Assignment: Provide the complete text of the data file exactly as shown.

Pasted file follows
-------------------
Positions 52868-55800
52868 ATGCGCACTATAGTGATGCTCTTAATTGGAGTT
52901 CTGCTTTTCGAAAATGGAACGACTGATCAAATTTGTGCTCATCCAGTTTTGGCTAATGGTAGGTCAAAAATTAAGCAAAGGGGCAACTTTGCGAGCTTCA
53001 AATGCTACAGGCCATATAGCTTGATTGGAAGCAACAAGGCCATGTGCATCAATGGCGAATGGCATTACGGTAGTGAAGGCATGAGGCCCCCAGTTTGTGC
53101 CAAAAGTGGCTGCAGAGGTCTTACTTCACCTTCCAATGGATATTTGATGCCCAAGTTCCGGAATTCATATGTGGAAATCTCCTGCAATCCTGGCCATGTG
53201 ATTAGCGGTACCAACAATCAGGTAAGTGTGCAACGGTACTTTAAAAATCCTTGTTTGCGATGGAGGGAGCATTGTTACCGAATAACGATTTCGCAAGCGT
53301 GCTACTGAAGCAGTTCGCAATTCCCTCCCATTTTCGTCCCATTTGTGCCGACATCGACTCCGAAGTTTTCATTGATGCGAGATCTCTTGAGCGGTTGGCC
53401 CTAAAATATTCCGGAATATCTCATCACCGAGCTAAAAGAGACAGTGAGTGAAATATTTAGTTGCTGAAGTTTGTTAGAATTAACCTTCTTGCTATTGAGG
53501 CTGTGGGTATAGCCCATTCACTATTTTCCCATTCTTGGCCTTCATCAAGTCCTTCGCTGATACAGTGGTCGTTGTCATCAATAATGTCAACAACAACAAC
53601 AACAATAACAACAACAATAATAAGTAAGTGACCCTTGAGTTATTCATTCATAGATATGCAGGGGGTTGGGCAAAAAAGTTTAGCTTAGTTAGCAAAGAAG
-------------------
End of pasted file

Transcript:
Positions 52868-55800
52868 ATGCGCACTATAGTGATGCTCTTAATTGGAGTT
52901 CTGCTTTTCGAAAATGGAACGACTGATCAAATTTGTGCTCATCCAGTTTTGGCTAATGGTAGGTCAAAAATTAAGCAAAGGGGCAACTTTGCGAGCTTCA
53001 AATGCTACAGGCCATATAGCTTGATTGGAAGCAACAAGGCCATGTGCATCAATGGCGAATGGCATTACGGTAGTGAAGGCATGAGGCCCCCAGTTTGTGC
53101 CAAAAGTGGCTGCAGAGGTCTTACTTCACCTTCCAATGGATATTTGATGCCCAAGTTCCGGAATTCATATGTGGAAATCTCCTGCAATCCTGGCCATGTG
53201 ATTAGCGGTACCAACAATCAGGTAAGTGTGCAACGGTACTTTAAAAATCCTTGTTTGCGATGGAGGGAGCATTGTTACCGAATAACGATTTCGCAAGCGT
53301 GCTACTGAAGCAGTTCGCAATTCCCTCCCATTTTCGTCCCATTTGTGCCGACATCGACTCCGAAGTTTTCATTGATGCGAGATCTCTTGAGCGGTTGGCC
53401 CTAAAATATTCCGGAATATCTCATCACCGAGCTAAAAGAGACAGTGAGTGAAATATTTAGTTGCTGAAGTTTGTTAGAATTAACCTTCTTGCTATTGAGG
53501 CTGTGGGTATAGCCCATTCACTATTTTCCCATTCTTGGCCTTCATCAAGTCCTTCGCTGATACAGTGGTCGTTGTCATCAATAATGTCAACAACAACAAC
53601 AACAATAACAACAACAATAATAAGTAAGTGACCCTTGAGTTATTCATTCATAGATATGCAGGGGGTTGGGCAAAAAAGTTTAGCTTAGTTAGCAAAGAAG